Monthly Commentary - An Eventful Path To Nowhere

January 30, 2024

The Leatherback Long/Short Alternative Yield ETF (LBAY) (the “Fund”) net asset value (NAV) increased by 1.65% in December, compared to an increase of 4.54% for the S&P 500 Index. LBAY paid our thirty-seventh consecutive monthly distribution, at $0.076 per share in December. This is a 2.66% SEC yield versus the S&P 500 Index dividend yield of approximately 1.49%, and the 10-Year US Treasury yield of 3.88%. Year to date as of December 31, 2023, NAV for the Fund declined 8.46%, compared to an increase of 26.29% for the S&P 500 Index. NAV performance for the Fund to date since inception (November 16, 2020) has produced a 43.10% cumulative total return and a 12.16% annualized total return.

The performance data quoted represents past performance. Past performance does not guarantee future results. The investment return and principal value of an investment will fluctuate so that an investor’s shares, when sold or redeemed, may be worth more or less than their original cost and current performance may be lower or higher than the performance quoted. Performance current to the most recent month-end can be obtained by calling (833) 417-0090. The gross expense ratio for the fund is 1.24%.

View LBAY standardized performance here.

The Fund’s NAV is the sum of all its assets less any liabilities, divided by the number of shares outstanding. The market price is the most recent price at which the Fund was traded.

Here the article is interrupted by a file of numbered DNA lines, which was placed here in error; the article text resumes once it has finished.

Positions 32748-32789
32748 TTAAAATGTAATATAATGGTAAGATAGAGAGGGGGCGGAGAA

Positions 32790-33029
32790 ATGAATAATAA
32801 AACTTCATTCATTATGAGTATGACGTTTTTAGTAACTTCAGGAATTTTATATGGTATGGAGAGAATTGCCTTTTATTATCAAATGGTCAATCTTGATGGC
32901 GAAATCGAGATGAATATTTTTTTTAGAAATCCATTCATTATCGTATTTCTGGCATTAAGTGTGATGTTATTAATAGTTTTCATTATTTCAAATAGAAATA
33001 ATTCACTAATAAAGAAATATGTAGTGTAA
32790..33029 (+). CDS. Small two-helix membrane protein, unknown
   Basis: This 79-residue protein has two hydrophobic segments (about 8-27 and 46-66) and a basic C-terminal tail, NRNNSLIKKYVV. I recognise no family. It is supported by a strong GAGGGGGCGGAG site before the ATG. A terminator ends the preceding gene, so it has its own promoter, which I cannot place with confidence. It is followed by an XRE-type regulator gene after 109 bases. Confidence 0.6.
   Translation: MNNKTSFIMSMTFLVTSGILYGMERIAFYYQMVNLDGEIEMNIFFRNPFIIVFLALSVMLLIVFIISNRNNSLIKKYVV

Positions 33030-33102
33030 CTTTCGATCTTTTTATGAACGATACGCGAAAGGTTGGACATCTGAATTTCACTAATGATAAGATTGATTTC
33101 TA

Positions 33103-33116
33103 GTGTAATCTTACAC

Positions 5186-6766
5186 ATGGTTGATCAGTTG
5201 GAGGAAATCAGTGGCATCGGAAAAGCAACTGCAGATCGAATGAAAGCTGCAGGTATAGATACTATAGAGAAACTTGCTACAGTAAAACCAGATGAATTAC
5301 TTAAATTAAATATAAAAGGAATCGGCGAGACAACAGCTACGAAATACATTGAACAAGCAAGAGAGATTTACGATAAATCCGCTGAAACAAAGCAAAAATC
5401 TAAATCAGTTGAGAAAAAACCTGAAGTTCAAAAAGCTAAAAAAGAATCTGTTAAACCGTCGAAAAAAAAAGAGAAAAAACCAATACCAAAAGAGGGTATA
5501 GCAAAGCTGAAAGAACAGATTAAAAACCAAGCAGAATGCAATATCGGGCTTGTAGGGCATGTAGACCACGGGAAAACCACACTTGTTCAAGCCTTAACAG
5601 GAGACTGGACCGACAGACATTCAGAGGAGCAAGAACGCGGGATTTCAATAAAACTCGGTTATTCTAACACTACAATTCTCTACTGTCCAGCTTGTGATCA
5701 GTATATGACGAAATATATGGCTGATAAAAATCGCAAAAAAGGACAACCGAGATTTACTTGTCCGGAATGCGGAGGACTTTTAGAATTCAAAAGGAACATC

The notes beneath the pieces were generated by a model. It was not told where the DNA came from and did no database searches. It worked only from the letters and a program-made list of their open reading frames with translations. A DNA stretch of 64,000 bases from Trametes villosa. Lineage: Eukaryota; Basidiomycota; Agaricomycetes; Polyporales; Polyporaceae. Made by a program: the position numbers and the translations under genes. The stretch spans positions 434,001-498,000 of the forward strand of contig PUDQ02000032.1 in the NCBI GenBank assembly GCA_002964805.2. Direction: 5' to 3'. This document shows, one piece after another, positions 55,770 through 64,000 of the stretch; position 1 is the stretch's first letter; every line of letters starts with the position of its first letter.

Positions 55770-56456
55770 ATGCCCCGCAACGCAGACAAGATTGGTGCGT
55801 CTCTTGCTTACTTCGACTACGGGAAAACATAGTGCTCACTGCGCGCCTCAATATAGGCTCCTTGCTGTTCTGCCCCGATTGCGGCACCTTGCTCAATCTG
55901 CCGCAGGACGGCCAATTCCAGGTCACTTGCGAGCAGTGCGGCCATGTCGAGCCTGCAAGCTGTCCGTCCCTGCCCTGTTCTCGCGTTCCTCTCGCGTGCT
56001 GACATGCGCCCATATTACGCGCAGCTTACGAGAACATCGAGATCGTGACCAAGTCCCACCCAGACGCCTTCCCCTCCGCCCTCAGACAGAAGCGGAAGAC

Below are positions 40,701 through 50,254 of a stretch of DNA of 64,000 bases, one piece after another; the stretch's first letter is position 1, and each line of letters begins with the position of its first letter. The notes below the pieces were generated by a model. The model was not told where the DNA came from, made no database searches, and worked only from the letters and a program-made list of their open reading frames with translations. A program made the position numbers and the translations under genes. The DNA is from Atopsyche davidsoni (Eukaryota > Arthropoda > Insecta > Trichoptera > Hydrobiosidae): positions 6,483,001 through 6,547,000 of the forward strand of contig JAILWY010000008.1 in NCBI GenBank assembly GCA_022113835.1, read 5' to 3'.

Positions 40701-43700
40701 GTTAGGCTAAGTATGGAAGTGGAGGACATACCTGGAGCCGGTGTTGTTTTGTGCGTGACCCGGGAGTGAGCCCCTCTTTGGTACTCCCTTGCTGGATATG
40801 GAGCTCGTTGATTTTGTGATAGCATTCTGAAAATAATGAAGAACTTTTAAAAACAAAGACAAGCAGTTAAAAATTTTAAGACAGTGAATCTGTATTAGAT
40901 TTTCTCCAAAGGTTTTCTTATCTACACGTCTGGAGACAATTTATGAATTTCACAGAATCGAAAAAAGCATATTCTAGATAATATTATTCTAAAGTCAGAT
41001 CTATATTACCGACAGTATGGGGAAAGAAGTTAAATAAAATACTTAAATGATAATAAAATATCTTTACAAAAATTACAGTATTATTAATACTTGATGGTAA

After a blistering 26% total return on the S&P 500 Index1 in 2023, investors appear ready for lower rates and a resumption to the growth fueled thirteen-year rally that began in 2009 and ended in 2021. Yet, viewed through a different lens, we would argue the S&P 500 went almost nowhere over the last two calendar years totaling a 3.4% return. This is despite the large moves of down 18.3% in 2022 and up 26.3% in 2023. Similarly, while we have witnessed unfamiliar volatility in the bond market, over the last calendar year the 10-year US treasury was virtually unchanged. To end 2023, the yield of 3.880% moved less than 1 basis point* compared to 3.877% at the end of 20223. Over that short period of time, the consensus herd seemingly found plenty of themes to crowd. Despite the year 2023 experiencing the biggest year in bank failures in history, with banks totaling $548.7B in combined assets failing4, large cap growth stocks rallied sharply. The predominant investor narrative centered on the performance of the Magnificent Seven as each of the seven returned no less than 49%3; at the time of this writing, six currently maintain market caps of over $1 Trillion! Next, investors disrupted the healthcare and consumer staples sectors. Medical device and junk food-related stocks were sent lower while GLP-1 drug manufacturers rose higher as investors dreamt of a solution for weight loss. Finally, the prospective impact artificial intelligence may have on society created large dislocations across sectors and fueled the NASDAQ-100 Index5 up 55% on the year3!